13 pricing behaviour of airport B. The overlaps between surface travel isochrones can inform the consideration of the potential magnitude of this effect Figures 5 and 6 below show, with 60 minutes and 120 minutes road travel isochrones, potential chains of substitution for illustrative purposes. This is also an example of the isochrones constructed using Mappoint, which were previously used in CAA work cited in paragraph 2.5. Figure 5 - Chains of substitution with 60 minutes isochrones Figure 6 - Chains of substitution with 120 minutes isochrones Airports included: Luton, Stansted, Birmingham, East Midlands, Bristol, Manchester 2.19 In figure 5, there appears to be an overlap chain between Stansted (dark blue), Luton (pink) and Birmingham (light blue). This might suggest that, were the pricing at Birmingham airport to constrain Luton airport, Birmingham s pricing would indirectly constrain Stansted airport through Luton s initial reaction. However, given the small size of the isochrones, the chains of substitution do not appear to be particularly important, at the 60 minute threshold In contrast, the isochrones shown in figure 6 suggest that the chains of substitution could have a considerable effect where the 120 minute travel time is the appropriate threshold. These isochrones overlap to a far greater degree, which could be indicative of a more important potential competitive constraint. It would follow that chains of substitution with 90 minutes isochrones would show a median effect. Catchment area analysis 13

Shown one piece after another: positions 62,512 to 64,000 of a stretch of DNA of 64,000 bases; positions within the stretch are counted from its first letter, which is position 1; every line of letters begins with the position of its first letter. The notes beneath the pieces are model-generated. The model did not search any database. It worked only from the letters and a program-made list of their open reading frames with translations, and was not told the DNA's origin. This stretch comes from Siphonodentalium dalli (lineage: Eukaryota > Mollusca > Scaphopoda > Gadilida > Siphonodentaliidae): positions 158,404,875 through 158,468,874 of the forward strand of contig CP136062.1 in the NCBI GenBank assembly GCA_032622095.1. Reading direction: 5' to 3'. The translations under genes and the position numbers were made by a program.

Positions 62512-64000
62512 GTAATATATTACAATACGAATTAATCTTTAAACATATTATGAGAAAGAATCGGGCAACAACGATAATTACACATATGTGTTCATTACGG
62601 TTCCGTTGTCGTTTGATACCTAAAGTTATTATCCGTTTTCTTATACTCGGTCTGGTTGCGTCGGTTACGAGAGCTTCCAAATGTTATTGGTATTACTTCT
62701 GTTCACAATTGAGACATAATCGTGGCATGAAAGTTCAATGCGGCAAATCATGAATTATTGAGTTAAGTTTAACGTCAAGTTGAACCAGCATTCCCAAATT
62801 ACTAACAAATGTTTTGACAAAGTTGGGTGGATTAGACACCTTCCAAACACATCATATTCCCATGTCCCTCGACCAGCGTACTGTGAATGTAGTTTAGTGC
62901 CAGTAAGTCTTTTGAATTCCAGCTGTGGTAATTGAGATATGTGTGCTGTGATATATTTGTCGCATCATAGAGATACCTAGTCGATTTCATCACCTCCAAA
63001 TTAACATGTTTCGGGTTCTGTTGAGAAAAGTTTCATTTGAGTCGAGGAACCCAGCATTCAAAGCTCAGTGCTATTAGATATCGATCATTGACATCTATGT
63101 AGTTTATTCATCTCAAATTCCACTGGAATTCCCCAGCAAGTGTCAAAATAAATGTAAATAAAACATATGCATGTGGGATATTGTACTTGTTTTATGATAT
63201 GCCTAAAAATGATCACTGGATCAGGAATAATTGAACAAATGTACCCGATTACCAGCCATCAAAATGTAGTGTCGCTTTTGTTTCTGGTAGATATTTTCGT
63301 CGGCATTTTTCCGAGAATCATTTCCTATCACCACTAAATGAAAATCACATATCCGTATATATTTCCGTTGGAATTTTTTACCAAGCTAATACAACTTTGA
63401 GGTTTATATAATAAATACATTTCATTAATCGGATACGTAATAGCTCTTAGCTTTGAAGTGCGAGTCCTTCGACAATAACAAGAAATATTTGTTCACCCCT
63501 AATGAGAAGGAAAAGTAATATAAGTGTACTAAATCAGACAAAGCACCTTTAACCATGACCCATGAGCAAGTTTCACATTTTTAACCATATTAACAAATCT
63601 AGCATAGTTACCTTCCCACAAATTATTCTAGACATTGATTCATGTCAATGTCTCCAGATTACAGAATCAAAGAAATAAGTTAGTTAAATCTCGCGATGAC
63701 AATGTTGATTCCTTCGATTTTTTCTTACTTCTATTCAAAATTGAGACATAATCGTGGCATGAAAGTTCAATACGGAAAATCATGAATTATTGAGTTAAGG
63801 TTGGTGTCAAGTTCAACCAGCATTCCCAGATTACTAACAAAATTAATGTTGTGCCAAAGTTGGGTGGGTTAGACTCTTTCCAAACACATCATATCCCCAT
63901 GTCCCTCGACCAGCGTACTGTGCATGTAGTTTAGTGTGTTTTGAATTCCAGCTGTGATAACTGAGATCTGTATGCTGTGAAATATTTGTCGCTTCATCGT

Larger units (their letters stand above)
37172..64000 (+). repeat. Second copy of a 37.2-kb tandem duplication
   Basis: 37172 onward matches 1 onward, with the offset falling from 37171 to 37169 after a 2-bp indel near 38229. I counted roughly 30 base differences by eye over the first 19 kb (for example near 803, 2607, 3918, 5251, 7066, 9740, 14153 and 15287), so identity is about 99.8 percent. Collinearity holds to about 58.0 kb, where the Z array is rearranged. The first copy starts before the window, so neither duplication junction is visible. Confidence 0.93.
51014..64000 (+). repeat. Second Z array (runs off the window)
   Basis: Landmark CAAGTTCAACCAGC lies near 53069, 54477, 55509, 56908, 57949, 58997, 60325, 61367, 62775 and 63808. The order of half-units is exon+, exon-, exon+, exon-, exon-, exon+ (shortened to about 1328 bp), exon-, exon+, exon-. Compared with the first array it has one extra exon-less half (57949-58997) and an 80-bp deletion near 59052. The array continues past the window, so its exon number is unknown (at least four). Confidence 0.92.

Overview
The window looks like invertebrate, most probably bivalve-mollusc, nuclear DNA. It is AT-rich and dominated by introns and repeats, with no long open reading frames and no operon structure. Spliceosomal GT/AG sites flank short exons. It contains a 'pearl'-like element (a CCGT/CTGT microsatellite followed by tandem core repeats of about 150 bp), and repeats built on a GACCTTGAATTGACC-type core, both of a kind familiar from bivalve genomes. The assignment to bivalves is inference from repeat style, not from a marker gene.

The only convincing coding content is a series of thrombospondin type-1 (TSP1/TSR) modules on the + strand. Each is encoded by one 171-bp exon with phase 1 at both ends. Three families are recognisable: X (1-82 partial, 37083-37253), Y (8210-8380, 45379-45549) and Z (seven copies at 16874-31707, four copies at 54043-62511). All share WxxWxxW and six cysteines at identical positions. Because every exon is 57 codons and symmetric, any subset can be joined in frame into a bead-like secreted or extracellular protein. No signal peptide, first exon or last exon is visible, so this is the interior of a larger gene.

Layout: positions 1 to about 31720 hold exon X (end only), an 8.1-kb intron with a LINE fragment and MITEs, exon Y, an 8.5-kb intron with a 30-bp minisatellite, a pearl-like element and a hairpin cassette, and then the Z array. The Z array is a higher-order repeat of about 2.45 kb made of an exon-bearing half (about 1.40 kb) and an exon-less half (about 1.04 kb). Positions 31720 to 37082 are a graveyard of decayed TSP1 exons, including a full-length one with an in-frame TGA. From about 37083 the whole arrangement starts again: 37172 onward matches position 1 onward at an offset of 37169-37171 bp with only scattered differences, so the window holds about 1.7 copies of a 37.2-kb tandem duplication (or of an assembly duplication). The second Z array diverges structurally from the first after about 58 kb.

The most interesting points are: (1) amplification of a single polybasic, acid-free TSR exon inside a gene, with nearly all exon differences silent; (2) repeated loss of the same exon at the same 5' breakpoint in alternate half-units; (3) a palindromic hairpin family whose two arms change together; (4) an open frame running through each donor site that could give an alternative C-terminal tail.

14 Summary of surface travel time analysis 2.21 This chapter presents analysis of catchment areas based solely on surface travel time for the four largest London airports. This type of catchment area analysis can support forward-looking analysis by providing useful evidence of the potential for competition between the London airports for the population domiciled in their proximate districts. The abstract nature of this analysis means that it is not influenced by actual passenger choices and underlying market conditions such as economic regulation or ownership structure, and so can suggest the potential for competition under different market conditions The surface travel time maps suggest that, in some cases, the level of connectivity of a district may be more important than its distance from an airport in influencing potential passengers willingness to travel to the airport. Catchment areas constructed on the basis of 90 minute travel times overlap to a significant degree for the four major London airports. Using 120 minute catchment areas, this finding is even more pronounced. Overlap analysis of these catchment areas shows that these overlaps are particularly pronounced for the Greater London districts. Population density maps show that these districts are also the most densely populated districts, which supports the inference from the overlap analysis that the London districts appear to be particularly important in determining the potential scope for competition between the London airports. It also appears that potential chains of substitution may be a relevant consideration when assessing potential competition constraints faced by the London airports, for those passengers willing to travel up to 120 minutes to reach an airport Catchment areas defined solely according to surface travel time provide useful evidence as to the potential for competition between the London airports independently of market conditions, and so could be useful in forward-looking analysis. However, it is informative to combine this analysis of potential competition with analysis of actual passenger surface travel time distribution. This analysis is discussed in the following chapter. Implications There is a large area over which the catchment areas of all four London airports overlap, which covers primarily the Greater London districts. Population density maps of the South East of England show that the districts over which there are the greatest overlaps also tend to be most densely populated. Chains of substitution may also be a relevant consideration when defining the relevant geographic market(s), and may be relevant when understanding the nature of competition for passengers willing to travel up to 120 minutes (or more) to reach an airport. Catchment area analysis 14